3 b. Does the back work ratio increase, decrease, or remain the same? 18. The singlestage expansion process of an ideal Brayton cycle without regeneration is replaced by a multistage expansion process with reheating between the same pressure limits. As a result of this modification, a. Does the turbine work increase, decrease, or remain the same? b. Does the back work ratio increase, decrease, or remain the same? 19. A simple ideal Brayton cycle without regeneration is modified to incorporate multistage compression with intercooling and multistage expansion with reheating, without changing the pressure or temperature limits of the cycle. As a result of these two modifications, a. Does the net work output increase, decrease, or remain the same? b. Does the back work ratio increase, decrease, or remain the same? d. Does the heat rejected increase, decrease, or remain the same? 20. A simple ideal Brayton cycle is modified to incorporate multistage compression with intercooling, multistage expansion with reheating, and regeneration without changing the pressure limits of the cycle. As a result of these modifications, a. Does the net work output increase, decrease, or remain the same? b. Does the back work ratio increase, decrease, or remain the same? d. Does the heat rejected increase, decrease, or remain the same? 21. For a specified pressure ratio, why does multistage compression with intercooling decrease the compressor work, and multistage expansion with reheating increase the turbine work? 22. In an ideal gasturbine cycle with intercooling, reheating, and regeneration, as the number of compression and expansion stages is increased, the cycle thermal efficiency approaches (a) 100 percent, (b) the Otto cycle efficiency, or (c) the Carnot cycle efficiency. 23. Consider an ideal gasturbine cycle with two stages of compression and two stages of expansion. The pressure ratio across each stage of the compressor and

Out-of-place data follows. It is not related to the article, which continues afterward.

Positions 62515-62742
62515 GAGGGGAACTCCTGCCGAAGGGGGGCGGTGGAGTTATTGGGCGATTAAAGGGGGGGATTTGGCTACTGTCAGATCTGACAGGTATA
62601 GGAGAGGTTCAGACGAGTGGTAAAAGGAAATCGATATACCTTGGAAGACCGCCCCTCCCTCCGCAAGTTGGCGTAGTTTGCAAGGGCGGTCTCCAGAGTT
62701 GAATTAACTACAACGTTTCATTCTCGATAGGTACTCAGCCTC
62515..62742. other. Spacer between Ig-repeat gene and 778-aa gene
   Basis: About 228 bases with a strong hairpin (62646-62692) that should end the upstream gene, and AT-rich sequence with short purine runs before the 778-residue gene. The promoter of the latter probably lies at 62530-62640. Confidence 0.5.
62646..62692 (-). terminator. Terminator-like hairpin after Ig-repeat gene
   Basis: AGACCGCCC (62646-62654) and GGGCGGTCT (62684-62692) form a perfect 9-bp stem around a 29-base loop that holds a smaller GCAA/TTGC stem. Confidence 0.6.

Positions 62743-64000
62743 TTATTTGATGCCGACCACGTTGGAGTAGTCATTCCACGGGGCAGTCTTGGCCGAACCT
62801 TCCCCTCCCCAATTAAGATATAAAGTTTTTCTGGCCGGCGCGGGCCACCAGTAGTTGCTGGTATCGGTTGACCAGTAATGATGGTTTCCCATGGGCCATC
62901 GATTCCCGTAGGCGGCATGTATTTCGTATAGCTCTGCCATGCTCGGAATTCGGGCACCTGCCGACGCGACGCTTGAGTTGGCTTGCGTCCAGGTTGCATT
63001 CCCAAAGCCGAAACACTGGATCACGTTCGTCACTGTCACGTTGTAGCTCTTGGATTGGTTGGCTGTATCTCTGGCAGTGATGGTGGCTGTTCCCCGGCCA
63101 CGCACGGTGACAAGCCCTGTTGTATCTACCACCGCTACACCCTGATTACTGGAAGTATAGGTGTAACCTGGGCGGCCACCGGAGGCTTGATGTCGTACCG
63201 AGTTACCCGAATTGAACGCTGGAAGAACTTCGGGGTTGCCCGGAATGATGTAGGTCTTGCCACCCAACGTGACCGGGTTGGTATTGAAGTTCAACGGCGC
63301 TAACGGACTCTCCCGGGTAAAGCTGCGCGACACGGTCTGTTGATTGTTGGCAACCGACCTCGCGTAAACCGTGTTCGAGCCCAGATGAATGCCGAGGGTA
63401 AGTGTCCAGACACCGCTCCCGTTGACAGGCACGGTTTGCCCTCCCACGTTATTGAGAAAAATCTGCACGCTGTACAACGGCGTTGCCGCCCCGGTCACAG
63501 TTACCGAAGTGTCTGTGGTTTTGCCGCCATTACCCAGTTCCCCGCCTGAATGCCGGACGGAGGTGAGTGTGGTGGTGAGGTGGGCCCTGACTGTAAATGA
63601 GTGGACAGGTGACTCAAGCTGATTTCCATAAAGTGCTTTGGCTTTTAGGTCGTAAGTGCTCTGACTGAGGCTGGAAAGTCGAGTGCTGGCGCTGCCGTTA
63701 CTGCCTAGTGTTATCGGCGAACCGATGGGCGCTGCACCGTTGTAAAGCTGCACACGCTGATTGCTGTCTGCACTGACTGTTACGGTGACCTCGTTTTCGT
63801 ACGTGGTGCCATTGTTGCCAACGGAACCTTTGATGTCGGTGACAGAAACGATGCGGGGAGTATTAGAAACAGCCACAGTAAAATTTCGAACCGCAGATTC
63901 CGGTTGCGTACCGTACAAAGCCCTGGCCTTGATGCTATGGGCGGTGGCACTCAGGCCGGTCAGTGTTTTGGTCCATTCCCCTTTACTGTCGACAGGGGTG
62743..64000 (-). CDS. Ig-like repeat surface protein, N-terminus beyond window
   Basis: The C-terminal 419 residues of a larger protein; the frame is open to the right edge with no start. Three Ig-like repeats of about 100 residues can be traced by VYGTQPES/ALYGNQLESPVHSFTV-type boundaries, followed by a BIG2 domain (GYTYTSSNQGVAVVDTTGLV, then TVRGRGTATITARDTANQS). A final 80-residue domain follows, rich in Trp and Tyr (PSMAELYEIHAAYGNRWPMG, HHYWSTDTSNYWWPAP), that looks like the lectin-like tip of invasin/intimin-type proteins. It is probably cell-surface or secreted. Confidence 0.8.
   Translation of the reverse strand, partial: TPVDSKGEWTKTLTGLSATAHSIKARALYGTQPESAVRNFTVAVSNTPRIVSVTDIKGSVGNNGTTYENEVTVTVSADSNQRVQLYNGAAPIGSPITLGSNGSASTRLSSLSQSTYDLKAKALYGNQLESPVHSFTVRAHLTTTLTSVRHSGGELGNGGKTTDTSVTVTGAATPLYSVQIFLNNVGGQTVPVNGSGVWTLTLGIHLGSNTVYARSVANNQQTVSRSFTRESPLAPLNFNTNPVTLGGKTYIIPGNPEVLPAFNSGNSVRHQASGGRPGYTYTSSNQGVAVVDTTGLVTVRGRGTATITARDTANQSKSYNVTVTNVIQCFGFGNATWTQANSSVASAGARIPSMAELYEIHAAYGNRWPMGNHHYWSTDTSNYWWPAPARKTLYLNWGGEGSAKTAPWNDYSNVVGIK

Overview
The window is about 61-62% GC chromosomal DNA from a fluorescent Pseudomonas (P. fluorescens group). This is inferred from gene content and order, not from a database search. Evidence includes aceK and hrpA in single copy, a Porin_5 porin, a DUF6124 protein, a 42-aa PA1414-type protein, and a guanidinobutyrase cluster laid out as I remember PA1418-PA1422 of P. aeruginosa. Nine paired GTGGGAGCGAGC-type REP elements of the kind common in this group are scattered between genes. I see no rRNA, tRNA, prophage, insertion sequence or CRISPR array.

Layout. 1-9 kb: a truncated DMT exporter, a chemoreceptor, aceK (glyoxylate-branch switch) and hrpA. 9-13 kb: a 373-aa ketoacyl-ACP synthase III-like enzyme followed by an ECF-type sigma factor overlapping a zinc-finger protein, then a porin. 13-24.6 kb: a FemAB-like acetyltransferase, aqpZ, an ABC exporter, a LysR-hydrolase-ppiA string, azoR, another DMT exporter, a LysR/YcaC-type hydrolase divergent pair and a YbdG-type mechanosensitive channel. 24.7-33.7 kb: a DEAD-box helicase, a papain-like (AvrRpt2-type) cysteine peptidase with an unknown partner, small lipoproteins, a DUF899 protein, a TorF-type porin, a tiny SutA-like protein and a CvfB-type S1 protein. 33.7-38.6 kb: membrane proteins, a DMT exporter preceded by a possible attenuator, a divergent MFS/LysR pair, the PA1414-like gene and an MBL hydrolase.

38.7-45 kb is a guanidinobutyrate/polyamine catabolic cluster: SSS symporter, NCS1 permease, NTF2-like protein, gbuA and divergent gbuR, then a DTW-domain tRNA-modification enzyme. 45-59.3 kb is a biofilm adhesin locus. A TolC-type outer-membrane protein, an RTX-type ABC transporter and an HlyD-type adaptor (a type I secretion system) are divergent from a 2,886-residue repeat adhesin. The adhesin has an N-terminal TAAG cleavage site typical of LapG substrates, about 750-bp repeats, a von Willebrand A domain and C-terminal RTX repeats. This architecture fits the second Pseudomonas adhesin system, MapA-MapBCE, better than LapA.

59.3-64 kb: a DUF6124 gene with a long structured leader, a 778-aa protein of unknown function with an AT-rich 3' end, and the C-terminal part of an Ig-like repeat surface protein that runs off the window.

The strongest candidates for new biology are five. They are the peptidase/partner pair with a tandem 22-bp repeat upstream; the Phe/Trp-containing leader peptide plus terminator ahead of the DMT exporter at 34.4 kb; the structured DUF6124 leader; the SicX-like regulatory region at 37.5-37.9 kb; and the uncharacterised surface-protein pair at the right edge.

4 turbine is 3. The air enters each stage of the compressor at 300 K and each stage of the turbine at 1200 K. Determine the back work ratio and the thermal efficiency of the cycle, assuming (a) no regenerator is used and (b) a regenerator with 75 percent effectiveness is used. Use variable specific heats. 24. Repeat Problem 23, assuming an efficiency of 80 percent for each compressor stage and an efficiency of 85 percent for each turbine stage. 25. Consider a regenerative gasturbine power plant with two stages of compression and two stages of expansion. The overall pressure ratio of the cycle is 9. The air enters each stage of the compressor at 300 K and each stage of the turbine at 1200 K. Accounting for the variation of specific heats with temperature, determine the minimum mass flow rate of air needed to develop a net power output of 110 MW. 26. Repeat Problem 25 using argon as the working fluid. 27. A gas turbine has an overall pressure ratio of 5 and a maximum cycle temperature of 550 C. The turbine drives the compressor and an electric generator, the mechanical efficiency of the drive being 97%. The ambient temperature is 20 C and the air enters the compressor at a rate of 15kg/s; the isentropic efficiencies of the compressor and turbine are 80% and 83%. Neglecting changes in kinetic energy, the mass flow rate of fuel and all pressure losses, calculate: i. Power output ii. Cycle efficiency iii. Work ratio Cp and γ may be taken as 1.005kJ/kgK and 1.4 for air and 1.15kJ/kgK and for combustion and expansion processes. 28. In a marine gas turbine unit HP stage turbine drives the compressor and a LP stage turbine drives the propeller through suitable gearing. The overall pressure ratio is 4/1., the mass flow rate is 60kg/s, the maximum temperature is 650 C and the air intake condition are 1.01 bar and 25 C. The isentropic efficiencies of the compressor, HP turbine and LP turbine are 0.8, 0.83 and 0.85 respectively and the mechanical efficiency of both shafts is 98%. Neglecting kinetic energy, changes and the pressure loss in combustion, calculate; i. Pressure between turbine stages